As part of an outreach effort for NPRB 1218, I spent three days at Blatchely Middle School in Sitka, AK, (April 22-24) presenting the concepts of array beam forming to five periods of Stacy Golden’s science class. My motivation was to use NPRB 1218 as an opportunity to explain to students some fundamental physics and engineering concepts that extend way beyond underwater acoustics.
One day was spent talking in the classroom and conducting a demonstration on how our ears localize sounds. The presentation is included below, and I used class iPads and headphones to allow five classes of 20-30 students each to listen to the sounds in detail. (The demo stereo sound played on the iPads is on slide 13).
On April 23 I deployed two hydrophones simultaneously in Sitka Harbor, separated by 5 feet, and demonstrated to classes how adjusting the separation between the phones influences one’s ability to determine the direction of various sounds. Below are some sound snippets of various vessels detected and “tracked” in Thompson Harbor. Both hydrophones were deployed at 1 m depth off the side of the floating dock, with “broadside” facing south and right “end fire” facing Sitka Channel. The snippets feed the sound from one hydrophone (the one closer to the harbor parking lot) into the left ear , and the sound from the hydrophone closer to Sitka Channel into the right ear. There is interference from a radio station that can be heard on some samples. The samples have been decimated to 8 kHz, and channels normalized to equal “loudness”.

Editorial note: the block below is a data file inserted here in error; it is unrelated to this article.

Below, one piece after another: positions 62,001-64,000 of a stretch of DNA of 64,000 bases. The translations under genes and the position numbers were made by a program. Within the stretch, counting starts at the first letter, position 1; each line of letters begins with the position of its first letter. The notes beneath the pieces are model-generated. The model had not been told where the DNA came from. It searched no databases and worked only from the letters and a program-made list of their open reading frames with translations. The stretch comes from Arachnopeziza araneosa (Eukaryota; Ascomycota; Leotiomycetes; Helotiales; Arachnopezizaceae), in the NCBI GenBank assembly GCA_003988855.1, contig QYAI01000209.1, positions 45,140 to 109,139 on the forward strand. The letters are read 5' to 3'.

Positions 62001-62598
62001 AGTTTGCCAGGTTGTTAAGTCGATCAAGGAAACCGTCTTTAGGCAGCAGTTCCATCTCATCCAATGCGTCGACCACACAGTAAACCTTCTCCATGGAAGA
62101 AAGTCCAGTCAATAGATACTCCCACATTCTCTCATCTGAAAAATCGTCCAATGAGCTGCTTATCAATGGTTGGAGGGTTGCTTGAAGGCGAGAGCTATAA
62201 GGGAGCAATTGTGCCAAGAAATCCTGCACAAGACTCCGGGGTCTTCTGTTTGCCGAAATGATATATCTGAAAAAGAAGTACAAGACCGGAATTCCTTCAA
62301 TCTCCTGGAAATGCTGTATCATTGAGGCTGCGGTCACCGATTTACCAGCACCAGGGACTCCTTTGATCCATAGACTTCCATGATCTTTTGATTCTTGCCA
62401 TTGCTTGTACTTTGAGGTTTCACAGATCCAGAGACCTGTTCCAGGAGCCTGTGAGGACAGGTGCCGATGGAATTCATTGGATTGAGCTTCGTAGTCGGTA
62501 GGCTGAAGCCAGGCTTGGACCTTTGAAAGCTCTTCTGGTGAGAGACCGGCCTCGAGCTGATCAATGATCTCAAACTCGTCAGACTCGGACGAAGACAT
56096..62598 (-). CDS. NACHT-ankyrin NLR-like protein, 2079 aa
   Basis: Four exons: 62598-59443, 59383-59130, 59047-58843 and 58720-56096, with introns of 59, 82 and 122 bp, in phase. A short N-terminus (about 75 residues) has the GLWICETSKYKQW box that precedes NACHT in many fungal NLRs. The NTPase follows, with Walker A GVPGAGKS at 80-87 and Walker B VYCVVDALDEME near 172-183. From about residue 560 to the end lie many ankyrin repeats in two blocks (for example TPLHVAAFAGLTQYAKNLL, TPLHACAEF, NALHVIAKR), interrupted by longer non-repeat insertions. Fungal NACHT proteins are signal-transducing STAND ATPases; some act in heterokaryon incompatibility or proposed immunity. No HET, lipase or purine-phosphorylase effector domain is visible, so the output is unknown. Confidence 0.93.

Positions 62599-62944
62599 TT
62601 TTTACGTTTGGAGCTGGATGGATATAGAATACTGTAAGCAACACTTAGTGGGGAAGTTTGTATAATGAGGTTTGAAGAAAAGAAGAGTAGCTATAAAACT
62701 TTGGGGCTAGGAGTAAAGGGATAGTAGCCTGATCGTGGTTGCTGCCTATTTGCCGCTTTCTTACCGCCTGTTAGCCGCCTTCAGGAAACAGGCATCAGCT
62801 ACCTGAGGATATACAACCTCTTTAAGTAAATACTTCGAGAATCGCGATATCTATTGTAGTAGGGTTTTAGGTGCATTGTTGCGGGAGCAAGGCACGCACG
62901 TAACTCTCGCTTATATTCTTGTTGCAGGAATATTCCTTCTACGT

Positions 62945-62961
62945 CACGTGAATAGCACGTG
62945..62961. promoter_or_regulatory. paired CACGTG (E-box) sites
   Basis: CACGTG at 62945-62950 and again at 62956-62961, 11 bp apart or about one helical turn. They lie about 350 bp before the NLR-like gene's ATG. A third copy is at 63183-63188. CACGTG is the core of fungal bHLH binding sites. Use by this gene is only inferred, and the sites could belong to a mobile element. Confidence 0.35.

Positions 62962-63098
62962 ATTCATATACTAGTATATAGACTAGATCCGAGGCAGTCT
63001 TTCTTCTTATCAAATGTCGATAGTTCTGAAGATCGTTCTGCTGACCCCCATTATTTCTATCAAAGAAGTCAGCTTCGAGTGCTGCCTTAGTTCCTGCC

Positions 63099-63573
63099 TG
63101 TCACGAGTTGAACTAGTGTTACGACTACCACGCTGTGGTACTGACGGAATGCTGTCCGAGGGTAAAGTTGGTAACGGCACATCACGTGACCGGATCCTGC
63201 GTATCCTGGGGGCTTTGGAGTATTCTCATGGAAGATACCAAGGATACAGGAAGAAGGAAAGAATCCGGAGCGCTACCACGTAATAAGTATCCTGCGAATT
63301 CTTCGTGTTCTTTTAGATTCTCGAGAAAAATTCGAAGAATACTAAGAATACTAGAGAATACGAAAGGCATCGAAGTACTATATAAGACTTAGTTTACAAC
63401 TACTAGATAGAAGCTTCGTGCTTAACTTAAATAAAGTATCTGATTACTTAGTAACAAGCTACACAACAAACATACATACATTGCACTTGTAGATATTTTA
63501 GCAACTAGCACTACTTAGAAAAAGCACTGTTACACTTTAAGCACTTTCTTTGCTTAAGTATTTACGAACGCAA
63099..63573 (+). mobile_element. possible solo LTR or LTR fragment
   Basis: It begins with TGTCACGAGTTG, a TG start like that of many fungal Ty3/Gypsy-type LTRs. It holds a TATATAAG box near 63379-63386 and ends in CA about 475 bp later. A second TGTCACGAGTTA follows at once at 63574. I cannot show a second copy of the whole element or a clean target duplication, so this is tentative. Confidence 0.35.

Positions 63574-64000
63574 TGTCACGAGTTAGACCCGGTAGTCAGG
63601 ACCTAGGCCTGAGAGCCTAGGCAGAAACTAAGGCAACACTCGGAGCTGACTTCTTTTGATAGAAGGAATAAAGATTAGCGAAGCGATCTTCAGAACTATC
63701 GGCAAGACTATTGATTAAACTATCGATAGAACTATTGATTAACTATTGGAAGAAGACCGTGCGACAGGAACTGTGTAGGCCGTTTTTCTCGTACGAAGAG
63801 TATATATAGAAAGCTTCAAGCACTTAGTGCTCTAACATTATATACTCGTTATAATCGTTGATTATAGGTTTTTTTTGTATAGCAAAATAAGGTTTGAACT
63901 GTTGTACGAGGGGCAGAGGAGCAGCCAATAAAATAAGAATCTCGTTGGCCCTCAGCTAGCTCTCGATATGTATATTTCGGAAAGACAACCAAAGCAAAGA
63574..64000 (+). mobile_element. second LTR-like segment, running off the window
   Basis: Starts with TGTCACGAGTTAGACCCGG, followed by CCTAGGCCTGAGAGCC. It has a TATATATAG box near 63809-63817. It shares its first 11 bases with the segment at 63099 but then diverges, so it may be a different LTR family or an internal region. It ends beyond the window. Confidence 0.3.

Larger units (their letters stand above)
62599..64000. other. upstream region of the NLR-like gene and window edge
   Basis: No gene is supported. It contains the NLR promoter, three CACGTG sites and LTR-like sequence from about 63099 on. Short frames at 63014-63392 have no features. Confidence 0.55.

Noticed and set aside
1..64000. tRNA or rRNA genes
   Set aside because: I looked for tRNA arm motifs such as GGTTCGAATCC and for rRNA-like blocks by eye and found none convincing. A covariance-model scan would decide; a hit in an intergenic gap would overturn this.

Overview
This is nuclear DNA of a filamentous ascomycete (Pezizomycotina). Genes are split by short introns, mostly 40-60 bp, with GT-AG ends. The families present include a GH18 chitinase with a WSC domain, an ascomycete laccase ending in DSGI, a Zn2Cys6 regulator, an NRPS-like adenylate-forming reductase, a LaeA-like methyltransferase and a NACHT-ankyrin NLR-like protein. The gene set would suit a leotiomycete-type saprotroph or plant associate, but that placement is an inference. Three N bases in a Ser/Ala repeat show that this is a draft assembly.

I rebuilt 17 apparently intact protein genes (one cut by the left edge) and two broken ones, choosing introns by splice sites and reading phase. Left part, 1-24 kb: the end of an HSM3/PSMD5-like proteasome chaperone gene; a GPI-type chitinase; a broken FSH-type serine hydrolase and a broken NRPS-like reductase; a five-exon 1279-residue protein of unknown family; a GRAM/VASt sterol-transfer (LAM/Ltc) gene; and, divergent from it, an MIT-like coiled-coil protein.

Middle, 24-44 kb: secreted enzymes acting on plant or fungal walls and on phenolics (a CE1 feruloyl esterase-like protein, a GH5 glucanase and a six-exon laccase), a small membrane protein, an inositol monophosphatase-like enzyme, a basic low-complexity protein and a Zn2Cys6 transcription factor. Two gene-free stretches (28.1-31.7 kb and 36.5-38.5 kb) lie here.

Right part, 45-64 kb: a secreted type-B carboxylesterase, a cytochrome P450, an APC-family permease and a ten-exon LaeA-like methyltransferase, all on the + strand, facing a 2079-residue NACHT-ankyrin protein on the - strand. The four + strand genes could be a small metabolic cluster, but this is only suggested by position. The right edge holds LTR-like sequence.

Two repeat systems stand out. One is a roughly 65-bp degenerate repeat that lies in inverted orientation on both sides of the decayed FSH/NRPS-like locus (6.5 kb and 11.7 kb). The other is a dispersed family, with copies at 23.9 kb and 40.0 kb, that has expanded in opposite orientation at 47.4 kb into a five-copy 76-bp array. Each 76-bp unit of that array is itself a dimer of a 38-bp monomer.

(1): A seaplane takes off from Sitka Channel, passing from left to right across the array, eventually passing right “end fire”. This sound contains a fine example of harmonics, and how the volume of the propellor increases when the plane passes to the side. The sound attenuates once the plane lifts off the water:
Here is a spectrogram of the data:
(2): An unknown vessel makes a U-turn while “end fire” to the right of the array and then accelerates when entering the Sitka Sound Channel.
(3): The Thompson Harbor harbormaster passes “broadside” to the array from left to right, revving his outboard motor just as he reaches his closest point of approach:
Here is a spectrogram of the data:
(4): A vessel passes to the right “end fire,” while Blatchley Middle School teacher Stacy Golden bangs a metal rod to the left “end fire” of the array:
Here is a spectrogram of the banging:
(5): The F/V Venus passes “broadside” from left to right, while a Bay boat passes “broadside” from right to left:
Here is a spectrogram:
(6): The F/V Venus starts up its GenSet (generators) to the left “end fire” of the two-element hydrophone array.
Here are a selection of photos and figures related to the 2014 field experiment. Photo credits: E. Jimenez, P. Martinez and J.C. Salinas/PRIMMA-UABCS
When not used for long periods, the batteries should be disconnected inside the decoy to prevent full discharging, because if the battery pack voltage falls below 1.5 V, the charger IC board will not permit charging. However, here are some steps to “resuscitate” a dead battery pack. Warning: you will need a 12 V power supply with alligator clips and a screwdriver.
Ideally you should have a power supply like this, set to 12 V output and current limited to 0.5 A.
Remove the lid of the decoy. Make sure you keep track of the six screws and six plastic sleeves for the screws, which tend to fall out when the lid is upside down. Find a box so that the lid can be flipped upside down while remaining connected to the charging board. Check that all connectors are connected–perhaps that is your problem! In particular, the flat 8-wire connector needs to be together for the charger to work.
When storing for long periods, disconnect the two connectors next to the screwdriver (both white and black/red connectors).